Message for patients having had breast implant surgery at the MUHC
MONTREAL — Health Canada has recently published an update indicating an increase in the number of cases of anaplastic large cell lymphoma (BIA-ALCL) associated with textured breast implants reported among Canadian women.
According to Health Canada, BIA-ALCL is a serious but rare type of non-Hodgkin lymphoma (a cancer that affects the immune system) that may develop many months or years after a breast implant procedure. It is not a cancer of the breast tissue. BIA-ALCL usually presents as an accumulation of fluid (known as a seroma) between the implant and the surrounding tissue. This type of cancer is very rare. To date, only one case has been reported in Quebec, and the patient has been successfully treated. Furthermore, in the absence of symptoms, there is no need to worry.
The MUHC has also set up a telephone line for our patients.
If you are a patient who has had breast implant surgery at the MUHC and you notice unusual changes in your breasts, including pain, sudden swelling or a mass, please call 514-934-1934, ext. 35953, and leave us your name, phone number, health insurance card number and hospital card number. A nurse will contact you within 48 to 72 hours for a follow-up.
At the request of the Ministry of Health and Social Services (MSSS), the establishments of the health and social services network, including the McGill University Health Center (MUHC), are reviewing their records of patients who have had implant-based breast reconstruction surgery since 1995 to identify those who have textured breast implants. These patients will be contacted to inform them of the very low but potential risk of BIA-ALCL, and the symptoms or signs to monitor (breast swelling, pain or a palpable mass). Patients with any signs, symptoms or concerns should make an appointment with their plastic surgeon at the MUHC.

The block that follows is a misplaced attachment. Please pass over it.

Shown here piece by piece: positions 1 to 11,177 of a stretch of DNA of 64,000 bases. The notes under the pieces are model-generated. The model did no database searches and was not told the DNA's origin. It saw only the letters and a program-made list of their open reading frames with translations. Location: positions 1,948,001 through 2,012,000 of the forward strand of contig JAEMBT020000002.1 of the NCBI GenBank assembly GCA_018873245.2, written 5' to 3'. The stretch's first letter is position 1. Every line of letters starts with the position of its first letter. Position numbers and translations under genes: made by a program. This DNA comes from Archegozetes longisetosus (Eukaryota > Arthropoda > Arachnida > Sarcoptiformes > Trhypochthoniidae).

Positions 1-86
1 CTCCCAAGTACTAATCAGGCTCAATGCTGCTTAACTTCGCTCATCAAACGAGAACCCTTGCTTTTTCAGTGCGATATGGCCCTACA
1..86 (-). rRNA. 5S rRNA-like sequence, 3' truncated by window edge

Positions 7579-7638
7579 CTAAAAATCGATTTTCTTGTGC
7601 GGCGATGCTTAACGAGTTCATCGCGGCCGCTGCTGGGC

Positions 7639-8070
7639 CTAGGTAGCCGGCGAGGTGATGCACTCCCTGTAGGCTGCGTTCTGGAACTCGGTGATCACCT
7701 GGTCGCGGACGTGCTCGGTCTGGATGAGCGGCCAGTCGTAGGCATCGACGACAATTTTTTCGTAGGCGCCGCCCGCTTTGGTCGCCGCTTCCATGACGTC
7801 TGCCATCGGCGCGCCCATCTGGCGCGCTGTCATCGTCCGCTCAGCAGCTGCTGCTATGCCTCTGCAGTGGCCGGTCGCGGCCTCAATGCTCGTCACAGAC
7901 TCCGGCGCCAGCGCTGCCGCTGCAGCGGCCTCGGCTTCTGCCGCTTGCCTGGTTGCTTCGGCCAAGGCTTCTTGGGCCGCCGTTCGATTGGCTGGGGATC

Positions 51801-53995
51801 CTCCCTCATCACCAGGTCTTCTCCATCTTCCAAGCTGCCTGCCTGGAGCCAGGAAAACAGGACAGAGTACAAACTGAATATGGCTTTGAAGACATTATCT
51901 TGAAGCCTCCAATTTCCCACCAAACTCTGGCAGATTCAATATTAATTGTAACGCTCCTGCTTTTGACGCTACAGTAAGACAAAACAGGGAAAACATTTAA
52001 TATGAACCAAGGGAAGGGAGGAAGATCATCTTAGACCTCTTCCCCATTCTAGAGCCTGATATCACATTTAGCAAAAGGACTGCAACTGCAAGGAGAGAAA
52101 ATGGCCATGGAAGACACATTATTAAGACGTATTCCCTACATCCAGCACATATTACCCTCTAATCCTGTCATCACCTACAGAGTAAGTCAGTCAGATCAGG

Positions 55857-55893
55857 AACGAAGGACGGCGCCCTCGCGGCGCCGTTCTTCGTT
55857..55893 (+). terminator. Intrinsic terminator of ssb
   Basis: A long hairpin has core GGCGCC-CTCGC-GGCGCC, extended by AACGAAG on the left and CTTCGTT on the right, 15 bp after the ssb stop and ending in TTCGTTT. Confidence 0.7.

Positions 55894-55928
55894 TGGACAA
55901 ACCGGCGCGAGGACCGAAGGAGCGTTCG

It is important to remember that the risk of developing BIA-ALCL after breast implant surgery is very low, and the current recommendation for patients with textured breast implants and no signs or symptoms is routine follow-up with their physician.
About the McGill University Health Centre
The McGill University Health Centre (MUHC) is one of the world’s foremost academic health facilities. Building on the tradition of medical leadership of its founding hospitals, the MUHC provides exceptional multidisciplinary patient-centric care. Affiliated with the Faculty of Medicine of McGill University, the MUHC continues to shape the course of adult and pediatric medicine by attracting clinical and research expertise from around the world, assessing the latest in medical technology, and training the next generation of medical professionals. In collaboration with our network partners, we are building a better future for our patients and their families; for our employees, professionals, researchers and students; for our community and above all, for life. www.muhc.ca
If you are a member of the media, please contact the MSSS media line at 418-266-8914.